What to Consider Before Taking a Counter Offer

Any good employee who is about to make a job change will probably face the dilemma of a counter offer from their current company. Resignations are never a pleasant situation, especially if you have had a long and successful career there. The promise of a higher salary, better benefits, the chance to assume a new role you’ve been wanting–it can be very appealing. What you must be aware of, though, is that it will probably come at a high cost and end up creating a lose-lose situation down the road.

Strained Relations

The fact of the matter is that 99% of the time your resignation has permanently altered your relationship with your current employer. You’ve made it clear that, for whatever reason, you are not satisfied in your present position, and you have chosen to move on to something better. Your employer probably now feels that you are either being manipulative or just biding your time before the next best thing comes along, and neither scenario is a good situation for them. If the workplace wasn’t already a tense and stressful environment for you, it is liable to quickly develop into one. You very well might find yourself in the same situation down the road, although this time, it’s possible that you could now be on the other side of the equation where you are being asked to leave because they have hired a new employee who is excited about filling your role. Just do a quick internet search on the statistics of accepting a counter offer, and you will see a sobering trend that most employees who accept counter offers are generally let go or end up leaving the company in about a year or less.

Closed Doors

Not only do you risk the chance of alienating yourself in your current employment situation, but the new opportunity that you had accepted prior to taking the counter offer is most likely eliminated for good. Most companies do not want to re-extend an offer to someone who previously accepted and then turned them down in favor of an enticing counter offer, simply for the reason that they don’t want to risk it happening a second time. Should this new opportunity have been the perfect fit for your personality and skill sets in a great environment, you will most likely experience deep regrets for casting it aside once your current job becomes unpleasant again.

Poor Track Record

As alluded to before, the chances are quite good that all the reasons you cited for wanting to leave your current job will resurface down the road. The difference is that now you have a poor track record with both your current company and the one who almost hired you. Your supervisors will not likely be as motivated to make further changes for you, and almost certainly not likely to make you a second counter offer should you resign again. New companies that you interview with, in the course of checking your references, will probably find out that you have accepted counter offers in the past and thus be less likely of extending a job offer to you. Although certainly not every situation plays by the same rules, the worst case scenario could involve the loss of your job and the inability to be hired elsewhere because of the circumstances surrounding it.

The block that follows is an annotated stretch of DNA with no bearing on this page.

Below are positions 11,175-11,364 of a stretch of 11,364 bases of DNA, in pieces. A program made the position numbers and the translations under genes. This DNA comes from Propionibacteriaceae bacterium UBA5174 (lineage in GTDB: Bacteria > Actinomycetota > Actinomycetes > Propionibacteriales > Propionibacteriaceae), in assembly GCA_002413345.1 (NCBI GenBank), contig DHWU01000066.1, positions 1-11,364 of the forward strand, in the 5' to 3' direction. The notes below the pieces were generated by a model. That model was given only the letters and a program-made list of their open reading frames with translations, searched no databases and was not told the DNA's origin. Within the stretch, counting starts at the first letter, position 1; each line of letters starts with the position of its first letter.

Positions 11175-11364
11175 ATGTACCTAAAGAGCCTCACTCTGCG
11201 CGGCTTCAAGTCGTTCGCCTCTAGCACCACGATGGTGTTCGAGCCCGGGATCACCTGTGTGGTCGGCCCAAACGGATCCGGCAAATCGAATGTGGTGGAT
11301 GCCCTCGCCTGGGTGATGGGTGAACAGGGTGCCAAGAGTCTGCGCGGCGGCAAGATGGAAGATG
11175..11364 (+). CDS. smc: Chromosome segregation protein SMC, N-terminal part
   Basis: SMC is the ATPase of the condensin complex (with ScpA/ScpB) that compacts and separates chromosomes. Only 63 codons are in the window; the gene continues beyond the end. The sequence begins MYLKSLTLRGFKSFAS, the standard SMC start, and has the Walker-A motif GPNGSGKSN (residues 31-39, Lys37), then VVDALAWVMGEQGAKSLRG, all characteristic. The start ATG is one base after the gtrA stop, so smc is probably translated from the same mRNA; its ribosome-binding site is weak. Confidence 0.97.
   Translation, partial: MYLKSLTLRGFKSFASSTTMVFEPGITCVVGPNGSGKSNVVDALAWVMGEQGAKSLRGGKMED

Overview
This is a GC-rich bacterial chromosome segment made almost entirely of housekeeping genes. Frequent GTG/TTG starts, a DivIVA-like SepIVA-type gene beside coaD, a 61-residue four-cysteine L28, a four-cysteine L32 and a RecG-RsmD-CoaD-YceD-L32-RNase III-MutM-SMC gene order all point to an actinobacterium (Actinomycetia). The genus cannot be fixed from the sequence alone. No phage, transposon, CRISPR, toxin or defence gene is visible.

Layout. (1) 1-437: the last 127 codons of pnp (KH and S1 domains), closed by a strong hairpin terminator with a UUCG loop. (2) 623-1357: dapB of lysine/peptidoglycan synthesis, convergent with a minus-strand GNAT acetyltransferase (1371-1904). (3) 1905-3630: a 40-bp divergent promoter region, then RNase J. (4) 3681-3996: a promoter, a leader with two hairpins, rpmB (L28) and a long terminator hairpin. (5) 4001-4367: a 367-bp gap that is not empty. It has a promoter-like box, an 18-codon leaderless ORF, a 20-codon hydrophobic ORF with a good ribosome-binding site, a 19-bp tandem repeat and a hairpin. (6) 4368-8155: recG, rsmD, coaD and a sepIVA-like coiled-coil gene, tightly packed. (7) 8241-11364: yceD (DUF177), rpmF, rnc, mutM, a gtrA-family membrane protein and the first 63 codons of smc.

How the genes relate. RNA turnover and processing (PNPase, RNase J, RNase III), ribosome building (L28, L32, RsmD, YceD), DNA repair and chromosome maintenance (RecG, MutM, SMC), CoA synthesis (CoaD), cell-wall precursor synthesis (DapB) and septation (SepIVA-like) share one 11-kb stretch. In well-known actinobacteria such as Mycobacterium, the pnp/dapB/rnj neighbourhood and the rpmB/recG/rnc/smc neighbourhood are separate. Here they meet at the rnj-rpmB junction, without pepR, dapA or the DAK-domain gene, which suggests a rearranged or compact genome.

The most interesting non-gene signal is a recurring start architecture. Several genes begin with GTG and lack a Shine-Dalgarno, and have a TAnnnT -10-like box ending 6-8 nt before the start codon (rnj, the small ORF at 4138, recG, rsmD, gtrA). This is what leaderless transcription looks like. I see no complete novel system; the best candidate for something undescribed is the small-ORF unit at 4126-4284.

While counter offers may seem at surface level to be the perfect solution you were seeking, they are very likely to damage your reputation, prolong an unpleasant work situation, and leave you with lasting regrets for a missed opportunity. The wiser solution, if you have a good relationship with your supervisors and prefer to stay where you are, is to discuss with them whatever is causing you dissatisfaction and try to get it resolved in a way that maintains that good relationship between you. On the other hand, if you have accepted a new offer and turned in your resignation, unless there are some valid extenuating circumstances, it is probably in your best interest to follow through with your commitment. Either way, be sure to consider well every angle of the matter prior to making your decision.

If you have any other questions or are currently facing a counter offer dilemma, we would love to offer our best advice for your particular situation. Please feel free to contact us directly.

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